Martin Lewis discusses universal credit help for those on PIP
PIP is designed to provide financial support to individuals who are reckoning with ill-health or a disability. The payments are issued once every four weeks to those who are eligible, and split into two tiers – daily living and mobility payments, with the amount a person receives dependent on how their condition affect them. Those who are new to receiving PIP will often have to wait for a period of time to have their claim processed before they can receive the sum to which they are entitled.
Today, the government has released new data relating to claims for PIP, which provides a clearer picture of the situation at hand.
From April 2013 until October 2020, 5.5 million claims to PIP have been registered, with 5.3 million cleared.
As of October 2020, there were 2.6 million claimants entitled to PIP, with nearly one in three normal rules cases receiving the highest level of award.
But the report also focused on the ‘clearance’ times it takes for the DWP to process and make a decision on a case.
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For a new claim, under normal rules, the so-called ‘end to end’ clearance time, from the registration to decision being made stands at an average of 16 weeks in October 2020.
From the point of the referral to the Assessment Provider, to the decision being made, this is at an average of 12 weeks for a new claim under normal rules.
But for some, such a waiting time is considered not to be good enough in providing support.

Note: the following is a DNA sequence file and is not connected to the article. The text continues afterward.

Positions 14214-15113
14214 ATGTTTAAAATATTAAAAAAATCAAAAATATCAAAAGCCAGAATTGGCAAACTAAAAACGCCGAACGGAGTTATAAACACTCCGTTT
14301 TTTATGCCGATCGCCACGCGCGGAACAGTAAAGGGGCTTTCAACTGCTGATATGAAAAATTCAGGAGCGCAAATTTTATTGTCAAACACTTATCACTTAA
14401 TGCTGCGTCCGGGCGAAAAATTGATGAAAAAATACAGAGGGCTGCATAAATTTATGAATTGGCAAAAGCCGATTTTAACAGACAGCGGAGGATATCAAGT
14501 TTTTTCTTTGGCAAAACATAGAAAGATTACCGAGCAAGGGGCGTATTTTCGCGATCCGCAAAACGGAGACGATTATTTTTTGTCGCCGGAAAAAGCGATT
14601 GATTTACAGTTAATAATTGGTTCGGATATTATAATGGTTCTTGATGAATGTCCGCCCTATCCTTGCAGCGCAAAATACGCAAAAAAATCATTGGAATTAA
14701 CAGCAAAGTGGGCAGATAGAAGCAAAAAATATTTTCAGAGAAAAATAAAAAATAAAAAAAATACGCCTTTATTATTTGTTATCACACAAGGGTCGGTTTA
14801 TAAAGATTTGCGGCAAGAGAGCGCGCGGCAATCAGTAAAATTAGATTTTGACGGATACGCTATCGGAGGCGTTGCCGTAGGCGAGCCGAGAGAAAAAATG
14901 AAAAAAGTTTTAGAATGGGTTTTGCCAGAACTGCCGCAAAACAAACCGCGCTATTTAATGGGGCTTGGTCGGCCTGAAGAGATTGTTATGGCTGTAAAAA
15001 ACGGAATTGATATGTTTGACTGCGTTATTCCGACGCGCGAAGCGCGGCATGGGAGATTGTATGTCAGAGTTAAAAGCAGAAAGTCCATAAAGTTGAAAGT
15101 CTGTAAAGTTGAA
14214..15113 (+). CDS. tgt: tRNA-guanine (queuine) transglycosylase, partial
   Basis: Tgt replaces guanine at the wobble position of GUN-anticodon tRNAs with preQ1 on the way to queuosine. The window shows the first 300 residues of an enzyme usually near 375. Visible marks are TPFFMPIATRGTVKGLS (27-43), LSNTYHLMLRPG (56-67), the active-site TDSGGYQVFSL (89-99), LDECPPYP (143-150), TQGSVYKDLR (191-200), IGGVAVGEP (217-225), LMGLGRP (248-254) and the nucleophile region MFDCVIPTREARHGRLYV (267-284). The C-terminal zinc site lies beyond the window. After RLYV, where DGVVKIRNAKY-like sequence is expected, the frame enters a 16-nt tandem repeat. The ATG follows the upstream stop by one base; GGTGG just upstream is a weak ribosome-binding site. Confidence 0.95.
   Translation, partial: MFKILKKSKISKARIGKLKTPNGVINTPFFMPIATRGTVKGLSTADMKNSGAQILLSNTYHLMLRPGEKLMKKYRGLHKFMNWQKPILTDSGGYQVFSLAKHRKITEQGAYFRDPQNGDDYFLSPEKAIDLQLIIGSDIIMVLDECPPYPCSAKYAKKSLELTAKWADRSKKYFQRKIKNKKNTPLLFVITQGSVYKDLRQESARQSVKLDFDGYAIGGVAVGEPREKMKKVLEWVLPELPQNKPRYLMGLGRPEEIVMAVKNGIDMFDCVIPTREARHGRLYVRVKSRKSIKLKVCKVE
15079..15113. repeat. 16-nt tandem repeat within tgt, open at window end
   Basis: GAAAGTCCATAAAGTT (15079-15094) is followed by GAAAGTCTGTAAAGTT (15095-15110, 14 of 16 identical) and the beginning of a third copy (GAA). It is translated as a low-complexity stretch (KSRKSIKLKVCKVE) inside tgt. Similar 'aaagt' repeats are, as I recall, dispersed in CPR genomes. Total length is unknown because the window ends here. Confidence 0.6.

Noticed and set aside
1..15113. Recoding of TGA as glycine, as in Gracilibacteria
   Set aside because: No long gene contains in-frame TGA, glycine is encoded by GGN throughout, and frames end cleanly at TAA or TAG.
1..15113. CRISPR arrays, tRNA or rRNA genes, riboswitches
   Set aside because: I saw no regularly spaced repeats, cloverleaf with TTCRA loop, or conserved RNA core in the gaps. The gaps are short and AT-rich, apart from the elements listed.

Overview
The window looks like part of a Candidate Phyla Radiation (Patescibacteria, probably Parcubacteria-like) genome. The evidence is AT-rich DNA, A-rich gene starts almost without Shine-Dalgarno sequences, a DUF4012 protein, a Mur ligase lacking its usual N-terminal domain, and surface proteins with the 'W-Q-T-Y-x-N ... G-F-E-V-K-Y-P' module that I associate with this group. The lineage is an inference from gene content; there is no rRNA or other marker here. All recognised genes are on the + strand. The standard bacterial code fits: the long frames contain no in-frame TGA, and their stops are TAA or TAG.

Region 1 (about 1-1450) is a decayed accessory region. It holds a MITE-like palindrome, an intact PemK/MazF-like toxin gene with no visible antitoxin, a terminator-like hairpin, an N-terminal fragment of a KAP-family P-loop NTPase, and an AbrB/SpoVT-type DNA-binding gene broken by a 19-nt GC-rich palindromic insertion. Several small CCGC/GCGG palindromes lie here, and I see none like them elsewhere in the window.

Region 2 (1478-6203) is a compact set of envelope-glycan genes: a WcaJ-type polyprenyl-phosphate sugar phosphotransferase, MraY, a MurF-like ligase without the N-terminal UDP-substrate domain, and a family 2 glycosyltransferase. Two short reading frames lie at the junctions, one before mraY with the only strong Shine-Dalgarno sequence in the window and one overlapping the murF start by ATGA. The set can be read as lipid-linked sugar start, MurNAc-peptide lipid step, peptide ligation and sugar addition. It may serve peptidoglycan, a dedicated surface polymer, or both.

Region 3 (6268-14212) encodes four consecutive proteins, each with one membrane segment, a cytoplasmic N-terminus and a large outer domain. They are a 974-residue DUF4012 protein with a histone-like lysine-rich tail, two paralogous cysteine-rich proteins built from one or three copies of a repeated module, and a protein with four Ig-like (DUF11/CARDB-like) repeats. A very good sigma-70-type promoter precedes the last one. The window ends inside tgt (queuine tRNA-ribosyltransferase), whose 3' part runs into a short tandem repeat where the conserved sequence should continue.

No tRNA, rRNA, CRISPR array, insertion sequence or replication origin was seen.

Sara Bainbridge, Head of Policy at Macmillan Cancer Support, commented on the data.
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She said: “The latest figures show waiting times for new claimants receiving standard PIP benefits are still much higher than they should be.
“During the coronavirus pandemic, the financial pressure on people living with cancer has increased, from the cost of having to travel further for treatment to higher bills from having to live in isolation.
“It’s critical that the government recognises the impact that delayed financial claims have on those with cancer, and commits to reducing waiting times to no more than 11 weeks, at the very longest.
“Additionally, the government must not cut the £20 increase to Universal Credit.
“This lifeline should also be extended to people living with cancer receiving other benefits who haven’t received any extra financial support during the crisis.”
For those who are terminally ill, the average waiting time for a new claim currently stands at five working days.
This is because the DWP has implemented special rules to take extenuating circumstances into consideration.
However, the government has said there has been a marked improvement in waiting times, considered within the data.
The report said clearance times for normal rules new claims have reduced significantly from peaks observed in July 2014.
At this point, claimants could expect to wait 42 weeks ‘end to end’ for their PIP award to be processed.
Clearance times for normal rules, the government added, have also “reflected distortions” due to COVID-19 measures.
There was an initial drop in April 2020, increases from May to August 2020, and then a drop in September and October of this year.
For individuals who do wish to apply for PIP, this can be done by calling the DWP.
Britons will need particular information to hand such as contact details, their date of birth and National Insurance number.
They will also need to provide details of their doctor or healthcare professional, as well as their bank or building society account number and sort code.
Express.co.uk has contacted the DWP for comment on the matter.
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